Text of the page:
5 Dangerous Misconceptions About Fall Protection
Don't believe the informal fall protection rules that tend to circulate around jobsites - always follow the applicable regulations.
Although it exists solely for worker safety, fall protection is still a contentious topic on some worksites. Workers look at the past through rose-colored safety glasses and see a time when workers strode carefully atop girders, high above the city streets, kept safe by their careful footing. Some scoff at the requirement to wear harnesses and lanyards as overbearing and mollycoddling.
But the facts tell a different story.
Not only did those tough-as-nails workers in the past frequently fall and die on the job, but today's numbers are quite discouraging as well. In 2020, falls still made up over a third of construction fatalities in the United States (351 out or 1008), despite having some of the most stringent fall protection requirements in the world.
Zoom all the way and the staggering danger from falls is all the more apparent. In that same year, fall fatalities (occupational and otherwise) in the US numbered 42,114!
Many of the tragedies that make up that number involve people who did not have access to fall protection or the knowledge of how to use it effectively. But it nevertheless helps illustrate the overall magnitude of the hazard.
Since falls are such a deadly and omnipresent danger, we need to make an ongoing effort to educate everyone who is exposed to this hazard at work. And we can start by dispelling five persistent myths about the equipment that keeps workers safe at heights.
Fall Protection Equipment Is a Bigger Hazard Than the Height
Anyone who has had to put on fall protection equipment knows it can be a nuisance and can slow down tasks to some degree. Donning it is a slight inconvenience, sure, but there's no reason to think that it's riskier than leaving it off.
That inconvenience can also be minimized by selecting the right fall protection. By considering the nature of the work, the number of workers, and the layout of the work area, you can provide every employee with equipment that won't significantly compromise their movement. For example, a self-retracting lanyard (SRL) allows the user to travel a little further from the anchor point than, say, a travel restraint.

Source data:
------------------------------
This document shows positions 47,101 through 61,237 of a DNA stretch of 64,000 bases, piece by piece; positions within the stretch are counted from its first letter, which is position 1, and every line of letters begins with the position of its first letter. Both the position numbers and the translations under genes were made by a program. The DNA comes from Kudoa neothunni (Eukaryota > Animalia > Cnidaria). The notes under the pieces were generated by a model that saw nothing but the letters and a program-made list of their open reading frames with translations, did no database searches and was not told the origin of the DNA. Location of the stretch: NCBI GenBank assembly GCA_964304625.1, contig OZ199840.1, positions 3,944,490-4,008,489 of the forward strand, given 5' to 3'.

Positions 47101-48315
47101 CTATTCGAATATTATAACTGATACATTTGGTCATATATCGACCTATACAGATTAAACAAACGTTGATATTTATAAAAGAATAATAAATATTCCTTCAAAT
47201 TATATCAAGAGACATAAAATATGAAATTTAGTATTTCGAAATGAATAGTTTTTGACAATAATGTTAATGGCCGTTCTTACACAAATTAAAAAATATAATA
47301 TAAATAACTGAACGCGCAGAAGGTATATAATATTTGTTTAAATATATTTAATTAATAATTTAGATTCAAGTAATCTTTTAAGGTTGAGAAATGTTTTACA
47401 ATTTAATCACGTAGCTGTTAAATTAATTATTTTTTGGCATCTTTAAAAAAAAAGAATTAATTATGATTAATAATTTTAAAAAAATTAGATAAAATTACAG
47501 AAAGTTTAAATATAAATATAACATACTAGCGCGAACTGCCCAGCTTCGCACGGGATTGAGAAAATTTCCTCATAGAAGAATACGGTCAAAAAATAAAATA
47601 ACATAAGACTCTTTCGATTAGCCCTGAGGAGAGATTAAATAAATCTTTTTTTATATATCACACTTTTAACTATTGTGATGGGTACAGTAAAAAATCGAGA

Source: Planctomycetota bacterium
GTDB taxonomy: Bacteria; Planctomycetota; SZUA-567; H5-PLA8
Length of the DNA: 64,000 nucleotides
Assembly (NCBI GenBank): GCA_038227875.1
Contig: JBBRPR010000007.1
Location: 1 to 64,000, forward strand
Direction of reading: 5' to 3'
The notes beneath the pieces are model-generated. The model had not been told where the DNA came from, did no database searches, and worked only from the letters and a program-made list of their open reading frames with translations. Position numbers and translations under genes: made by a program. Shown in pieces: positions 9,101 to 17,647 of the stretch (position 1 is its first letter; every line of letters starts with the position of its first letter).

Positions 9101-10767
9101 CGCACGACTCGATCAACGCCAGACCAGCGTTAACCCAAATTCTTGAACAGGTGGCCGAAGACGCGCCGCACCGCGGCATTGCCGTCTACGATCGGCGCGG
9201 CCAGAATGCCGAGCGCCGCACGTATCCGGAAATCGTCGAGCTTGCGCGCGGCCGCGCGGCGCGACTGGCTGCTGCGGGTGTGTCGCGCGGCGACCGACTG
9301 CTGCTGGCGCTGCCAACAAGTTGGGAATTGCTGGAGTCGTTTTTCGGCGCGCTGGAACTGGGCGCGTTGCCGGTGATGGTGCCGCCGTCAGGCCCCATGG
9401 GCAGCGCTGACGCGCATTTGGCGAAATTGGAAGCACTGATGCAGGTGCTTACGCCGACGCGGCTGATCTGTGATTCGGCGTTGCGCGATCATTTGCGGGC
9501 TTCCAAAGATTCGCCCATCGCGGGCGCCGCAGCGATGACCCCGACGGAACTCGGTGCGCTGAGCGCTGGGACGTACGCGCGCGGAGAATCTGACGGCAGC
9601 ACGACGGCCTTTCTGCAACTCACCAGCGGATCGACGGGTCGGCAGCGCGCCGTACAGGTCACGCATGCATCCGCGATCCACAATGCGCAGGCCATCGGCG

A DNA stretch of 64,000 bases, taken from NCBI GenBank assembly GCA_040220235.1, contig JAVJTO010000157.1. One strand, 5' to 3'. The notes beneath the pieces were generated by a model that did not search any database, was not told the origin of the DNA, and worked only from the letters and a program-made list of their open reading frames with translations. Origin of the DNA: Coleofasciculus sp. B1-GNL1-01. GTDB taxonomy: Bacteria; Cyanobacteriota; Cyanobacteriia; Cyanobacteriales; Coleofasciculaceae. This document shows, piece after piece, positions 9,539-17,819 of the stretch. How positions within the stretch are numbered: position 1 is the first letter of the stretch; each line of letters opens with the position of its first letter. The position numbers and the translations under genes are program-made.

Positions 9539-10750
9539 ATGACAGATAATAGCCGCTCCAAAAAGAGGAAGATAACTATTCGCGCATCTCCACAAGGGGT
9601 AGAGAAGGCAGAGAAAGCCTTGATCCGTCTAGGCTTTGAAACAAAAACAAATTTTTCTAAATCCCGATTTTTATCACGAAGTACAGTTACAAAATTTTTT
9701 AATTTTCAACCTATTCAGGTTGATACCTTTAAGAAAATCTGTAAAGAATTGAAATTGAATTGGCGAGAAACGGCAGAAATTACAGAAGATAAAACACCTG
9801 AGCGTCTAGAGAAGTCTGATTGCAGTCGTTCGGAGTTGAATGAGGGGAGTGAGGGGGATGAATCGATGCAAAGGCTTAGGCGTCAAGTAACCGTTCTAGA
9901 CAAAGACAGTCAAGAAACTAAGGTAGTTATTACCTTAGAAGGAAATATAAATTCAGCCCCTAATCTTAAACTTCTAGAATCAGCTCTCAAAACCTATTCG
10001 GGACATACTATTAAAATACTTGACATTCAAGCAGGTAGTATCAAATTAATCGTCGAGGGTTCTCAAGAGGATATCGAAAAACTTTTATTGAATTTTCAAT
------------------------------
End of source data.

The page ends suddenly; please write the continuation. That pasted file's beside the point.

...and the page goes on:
Another concern is suspension trauma and orthostatic intolerance, both of which are injuries that can be sustained from dangling in a harness. While these are very real hazards, they will be considered in any proper fall protection plan. Fall protection involves more than just donning the equipment. It will also include provisions for a timely rescue in the case of a fall and require that trained personnel are available to perform such a rescue.
In any case, the risks that come from being suspended in a harness are far lower than those associated with a significant fall.
(Learn more in A Primer on Rescuing Fallen Workers)
Fall Protection Is Only for Serious Heights
“They make you put on a harness if you get on a step stool!”
That's the kind of complaint you might hear about the safety rules on some worksites. In reality, depending on the industry, it's a height of 4 to 6 feet that triggers a requirement for fall protection (although some states that don't follow federal OSHA mandate fall protection at even lower elevations).
Admittedly, 4 feet of elevation doesn't feel like a significant hazard. But our perception of the hazard don't inform the rules - the numbers do. And the numbers bear out this requirement. In the US, 136 fatalities and over 127,000 injuries in 2020 were were categorized as "falls on the same level." Clearly, it doesn't take much height for something bad to happen.
Beyond the height itself, there can also be other hazards underneath the unprotected edge. Even a minor fall can have serious consequences if you land on an open chemical container or a bin of rebar. In fact, OSHA accounts for this by adding the caveat that the minimum height doesn't apply if there is potential to fall on something potentially injurious.
The "6 Foot" or "Two Step" Rule
There is a misconception that if you are maintaining 6 feet of distance from the edge, you don't need to use fall protection. You could make the argument that it's safe to work in this way, but it doesn't matter - there's no 6 foot exemption in the regulations.
While there are differences between OSHA CFR 1910 (general industry) and 1926 (construction industry), neither of these regulations considers 6 feet a safe distance. In fact, the latter specifically states that “OSHA has determined that there is no safe distance from an unprotected side or edge that would render fall protection unnecessary.”